Hair growth is cyclical, and loss of hairs is a normal part of this cycle. It becomes an issue when the rate of loss increases enough to cause significant thinning. There are several accepted diagnostic methods for abnormal hair loss:

  • The ‘pull test’ is carried out by gently pulling on groups of around 50 hairs, at three different locations on the scalp. If more than ten hairs come loose in an area, the rate of hair loss there is considered abnormal. More than three, but fewer than ten, hairs may indicate a developing problem. Three or less indicates the normal hair cycle is operating.18
  • Daily lost-hair counts may be undertaken when the pull test is inconclusive. Loose hairs are collected when the hair is first combed in the morning, for a period of at least 14 days. If the average number of hairs lost per day is 100 or more this is considered an abnormally high loss rate.19
  • Microscopic examination of the roots of plucked hairs can be used as a diagnostic aid. The appearance of hair roots varies according to their stage of growth, and if the proportion of hairs in each stage deviates significantly from normal, this can narrow the range of possible causes.19
  • A scalp biopsy, usually taken from the border of the affected patch, can be used to differentiate between forms of hair loss.19
  • Trichoscopy, using a dermatoscope to examine affected areas of hair and scalp, may also aid in differential diagnosis.20


Some forms of female hair loss are temporary, and will cease when the immediate cause is removed. Others may stem from permanent loss of working follicles and are not reversible. Management will depend on the cause and may involve lifestyle changes, medication, use of a hairpiece or even transplant surgery.


Because of the potential psychological impact of female hair loss, it is often necessary to begin managing the problem before a precise diagnosis of the cause has been achieved. Depending on the severity of the hair loss, the patient may be able to conceal it by changing their hairstyle. A hat or headscarf can also provide concealment, or a hairpiece can be worn. A common solution for male pattern baldness is to simply shave the head, a style that has lost most of its negative connotations in recent years. This approach is less likely to appeal to women, due to social expectations, but some may embrace it. Other management options will depend on the diagnosed cause. If a dietary deficiency is identified then remedying this – by adjusting levels of protein or other nutrients to bring daily intake within recommended norms – or reducing consumption of testosterone-promoting animal fat – may prove helpful.10 Where the patient is taking medication linked to hair loss, changing to an alternative drug can be effective. Drugs that affect androgen balance are particularly likely to lead to hair loss, as excess free testosterone increases DHT levels in hair follicles.21 Switching to oral contraceptives from another form of birth control may be indicated in these cases.22 Alopecia areata can be temporarily reversed in around half of cases with corticosteroids such as prednisone, administered in oral form.23 Anthralin may also be effective, although evidence on this is not conclusive at the moment.24 Long-term, daily treatment with minoxidil can promote hair regrowth.25 Minoxidil is more effective when treatment begins shortly after the onset of hair loss; the longer follicles have been inactive the less likely it is that minoxidil will be efficacious in stimulating regrowth. However it will usually be effective in preventing further hair loss.26 Treatment must be continued indefinitely but side effects are usually mild, and are generally associated with the small minority who are allergic to propylene glycol. The most common side effects include itching or redness of the treated areas, or eye irritation. Minoxidil may be used to treat both alopecia areata and androgenic alopecia. In severe cases of permanent hair loss, where significant scalp is exposed, hair transplantation surgery offers a permanent solution. This procedure can be carried out under local anaesthetic and involves removing small plugs of skin, each containing a number of follicles, from unaffected areas of the scalp. These are then implanted into bald areas. The hairs transplanted with the plugs will fall out shortly after the procedure but then regrow permanently.27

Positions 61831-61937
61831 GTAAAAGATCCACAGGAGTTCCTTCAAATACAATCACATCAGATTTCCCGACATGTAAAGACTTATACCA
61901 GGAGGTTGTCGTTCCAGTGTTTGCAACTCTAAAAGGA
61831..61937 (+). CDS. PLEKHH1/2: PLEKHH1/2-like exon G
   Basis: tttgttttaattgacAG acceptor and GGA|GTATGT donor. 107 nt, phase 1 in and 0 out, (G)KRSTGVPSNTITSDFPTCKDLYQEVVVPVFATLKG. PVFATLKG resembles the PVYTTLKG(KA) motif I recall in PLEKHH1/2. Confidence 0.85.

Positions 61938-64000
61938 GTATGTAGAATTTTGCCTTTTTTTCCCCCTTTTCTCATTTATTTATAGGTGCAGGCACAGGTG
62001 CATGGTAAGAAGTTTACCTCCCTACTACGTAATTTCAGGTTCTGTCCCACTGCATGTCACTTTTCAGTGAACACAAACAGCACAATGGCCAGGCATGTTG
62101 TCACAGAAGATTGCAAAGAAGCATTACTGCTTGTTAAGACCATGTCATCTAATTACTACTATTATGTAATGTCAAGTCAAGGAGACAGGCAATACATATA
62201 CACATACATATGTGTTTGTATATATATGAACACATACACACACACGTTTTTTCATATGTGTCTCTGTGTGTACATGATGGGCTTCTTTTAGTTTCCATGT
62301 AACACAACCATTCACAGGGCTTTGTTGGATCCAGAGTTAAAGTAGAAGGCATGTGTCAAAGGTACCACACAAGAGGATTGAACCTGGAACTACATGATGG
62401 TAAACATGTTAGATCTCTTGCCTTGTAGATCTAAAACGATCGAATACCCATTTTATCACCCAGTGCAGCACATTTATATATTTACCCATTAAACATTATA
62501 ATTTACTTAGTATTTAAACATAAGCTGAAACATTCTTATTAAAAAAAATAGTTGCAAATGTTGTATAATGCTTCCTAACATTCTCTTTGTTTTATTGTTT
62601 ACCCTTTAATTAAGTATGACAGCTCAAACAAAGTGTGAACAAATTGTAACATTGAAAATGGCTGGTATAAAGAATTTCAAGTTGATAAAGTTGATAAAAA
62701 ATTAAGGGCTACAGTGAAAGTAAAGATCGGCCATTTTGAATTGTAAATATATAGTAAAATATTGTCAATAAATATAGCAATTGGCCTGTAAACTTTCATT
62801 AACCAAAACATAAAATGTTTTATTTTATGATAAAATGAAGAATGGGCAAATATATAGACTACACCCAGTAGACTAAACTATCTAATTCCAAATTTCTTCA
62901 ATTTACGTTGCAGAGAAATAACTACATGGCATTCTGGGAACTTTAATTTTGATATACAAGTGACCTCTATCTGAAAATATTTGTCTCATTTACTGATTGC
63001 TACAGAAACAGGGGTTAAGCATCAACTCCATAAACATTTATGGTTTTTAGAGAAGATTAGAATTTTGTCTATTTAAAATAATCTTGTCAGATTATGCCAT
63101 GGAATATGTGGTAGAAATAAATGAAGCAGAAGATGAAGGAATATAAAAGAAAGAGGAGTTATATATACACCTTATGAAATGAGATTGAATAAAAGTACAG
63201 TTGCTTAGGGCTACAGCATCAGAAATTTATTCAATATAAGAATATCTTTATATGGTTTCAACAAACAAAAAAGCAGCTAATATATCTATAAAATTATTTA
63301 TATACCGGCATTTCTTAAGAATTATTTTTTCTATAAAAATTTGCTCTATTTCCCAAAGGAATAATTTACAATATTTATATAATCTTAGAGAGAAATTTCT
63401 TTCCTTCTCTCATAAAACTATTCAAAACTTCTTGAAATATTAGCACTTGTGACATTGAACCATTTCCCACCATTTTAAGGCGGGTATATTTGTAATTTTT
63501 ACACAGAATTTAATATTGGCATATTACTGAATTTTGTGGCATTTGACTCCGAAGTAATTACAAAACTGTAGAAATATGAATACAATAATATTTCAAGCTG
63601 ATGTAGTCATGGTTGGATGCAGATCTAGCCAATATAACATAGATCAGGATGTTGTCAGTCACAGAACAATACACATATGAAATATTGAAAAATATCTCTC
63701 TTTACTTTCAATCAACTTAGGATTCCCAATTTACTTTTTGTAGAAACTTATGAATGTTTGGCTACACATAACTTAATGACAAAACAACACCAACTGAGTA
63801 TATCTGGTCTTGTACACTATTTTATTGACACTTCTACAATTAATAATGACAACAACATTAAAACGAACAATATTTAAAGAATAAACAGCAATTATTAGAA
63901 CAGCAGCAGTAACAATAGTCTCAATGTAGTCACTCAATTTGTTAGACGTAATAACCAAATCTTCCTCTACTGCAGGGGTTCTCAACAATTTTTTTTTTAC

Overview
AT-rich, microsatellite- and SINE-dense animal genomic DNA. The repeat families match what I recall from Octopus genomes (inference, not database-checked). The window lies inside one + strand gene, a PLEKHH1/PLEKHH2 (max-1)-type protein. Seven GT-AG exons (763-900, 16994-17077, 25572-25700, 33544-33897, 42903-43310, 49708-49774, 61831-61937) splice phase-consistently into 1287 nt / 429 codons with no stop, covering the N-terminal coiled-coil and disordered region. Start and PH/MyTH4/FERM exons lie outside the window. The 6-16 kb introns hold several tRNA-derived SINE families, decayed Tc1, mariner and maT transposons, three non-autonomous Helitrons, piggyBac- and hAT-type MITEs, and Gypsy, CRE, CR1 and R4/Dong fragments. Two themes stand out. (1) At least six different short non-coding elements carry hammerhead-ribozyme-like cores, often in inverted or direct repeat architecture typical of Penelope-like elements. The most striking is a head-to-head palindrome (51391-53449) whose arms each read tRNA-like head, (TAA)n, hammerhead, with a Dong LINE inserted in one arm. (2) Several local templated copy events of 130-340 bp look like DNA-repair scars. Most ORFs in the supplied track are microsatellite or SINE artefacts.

While hair loss is generally associated with men, it also affects a large number of women, and the impact on quality of life is much more profound in this patient group. While acceptance of hair loss is relatively simple for men, expectations placed on women about their appearance make either clinical management or a cosmetic solution essential for most patients. Permanent reversal of hair loss is difficult to achieve without surgery, although there are a range of effective treatments available, which can prevent further loss and may promote regrowth in many cases.